The London Gay Men’s Chorus show what inclusivity is all about

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Sunday was a special day. I provide respite care for Eddie (30, who has been staying with me for 25 years!) and Matthew (12), who both have Williams Syndrome, a blessing of a ‘condition’ as kids and adults with it are usually exceptionally sweet-natured, as indeed are my lads. Matthew was in concert on Sunday at the Royal Festival Hall with kids from his class and from two regular schools, accompanying the London Gay Men’s Chorus.

Matthew very much did his own thing, skillfully supported by a teacher whose main triumph was managing to keep Matthew from bolting off the stage. But Matthew pulled off a quick dazzling solo of spontaneous breakdancing, in the form of a little twizzle round while sitting. The irony is that Matthew has a very sweet, confident singing voice. Another irony is that Matthew has and uses very little spoken language. And yet on Sunday night, he decides to get all chatty with his teacher! He also finds it, or has til Sunday found it, impossible to shout. We practice when we’re taking Buddy for a walk but he can scarcely raise his voice to call out for her. And yet. Sunday night, during a charged moment of silence between pieces, the sound: “Aaaaaaaaaaaaaaaaaaaaaaaaaaaay!” rang out and hopped and skipped all round the RFH.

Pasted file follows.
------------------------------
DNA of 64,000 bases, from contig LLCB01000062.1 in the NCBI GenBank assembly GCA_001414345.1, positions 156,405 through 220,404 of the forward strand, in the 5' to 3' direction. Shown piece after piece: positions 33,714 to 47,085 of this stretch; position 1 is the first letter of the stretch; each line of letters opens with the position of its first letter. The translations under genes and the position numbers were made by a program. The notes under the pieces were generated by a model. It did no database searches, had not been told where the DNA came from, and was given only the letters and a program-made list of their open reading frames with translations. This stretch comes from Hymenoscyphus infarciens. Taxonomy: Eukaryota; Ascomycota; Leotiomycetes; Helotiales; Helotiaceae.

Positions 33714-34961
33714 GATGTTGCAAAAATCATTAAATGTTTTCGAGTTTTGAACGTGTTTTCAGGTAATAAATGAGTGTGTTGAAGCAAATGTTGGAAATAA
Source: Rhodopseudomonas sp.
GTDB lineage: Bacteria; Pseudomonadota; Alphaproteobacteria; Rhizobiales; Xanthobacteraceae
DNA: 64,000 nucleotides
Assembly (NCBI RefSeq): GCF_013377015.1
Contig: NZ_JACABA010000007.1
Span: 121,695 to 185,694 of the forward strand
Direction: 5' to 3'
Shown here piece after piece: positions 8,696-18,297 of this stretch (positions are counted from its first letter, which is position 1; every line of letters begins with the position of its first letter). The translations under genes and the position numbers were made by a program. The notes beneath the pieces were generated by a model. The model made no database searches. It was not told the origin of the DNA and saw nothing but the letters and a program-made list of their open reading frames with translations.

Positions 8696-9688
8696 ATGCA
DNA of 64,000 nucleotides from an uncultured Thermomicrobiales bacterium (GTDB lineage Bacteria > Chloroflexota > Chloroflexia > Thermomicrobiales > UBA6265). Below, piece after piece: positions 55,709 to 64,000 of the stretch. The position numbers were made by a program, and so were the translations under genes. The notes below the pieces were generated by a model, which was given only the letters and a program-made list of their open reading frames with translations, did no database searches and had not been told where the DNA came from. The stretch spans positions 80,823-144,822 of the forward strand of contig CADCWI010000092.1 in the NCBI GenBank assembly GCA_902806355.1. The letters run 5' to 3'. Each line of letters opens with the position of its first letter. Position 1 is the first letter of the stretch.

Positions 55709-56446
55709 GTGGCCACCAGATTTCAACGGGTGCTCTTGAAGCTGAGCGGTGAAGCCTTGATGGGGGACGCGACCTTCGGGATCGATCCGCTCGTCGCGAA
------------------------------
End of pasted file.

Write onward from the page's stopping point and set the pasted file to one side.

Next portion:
The brilliant thing was that the whole culture of the evening was so palpably inclusive and appreciative. It’s very very rare for kids or adults with learning disabilities to be somewhere funky, as audience let alone co-stars. It was something way beyond the rather awkward concept of ‘acceptance’. An egalitarian identification and inclusion. And if ever anyone needed a powerful example of difference being celebrated….

The choice of songs was interesting. Express Yourself, Born This Way, Our Time. Quite extraordinary when the choir consists of 100 gay men, a bunch of regular teenagers (who did brilliantly not being put off by the ‘different keys’ in which the disabled kids sang) and, the unequivocal stars of the show, the little mob from the Broadwater Farm special school.

On top of all this, it was a knock-out experience for me to watch Matthew walk (and then try to make a break for it) off the stage to huge, generous, loving applause. (I know there were probably other kids in the vicinity, but I can say without any bias, the audience were definitely all specifically clapping my Matthew. I’m Jewish. I know these things.)

Interestingly, as you’ll hear on the video, the LGMC got a grant from the Derek Butler Trust for their work with the schools. Independent foundations rock!

Here it is. You can be one of the first to see it before it goes globally viral.

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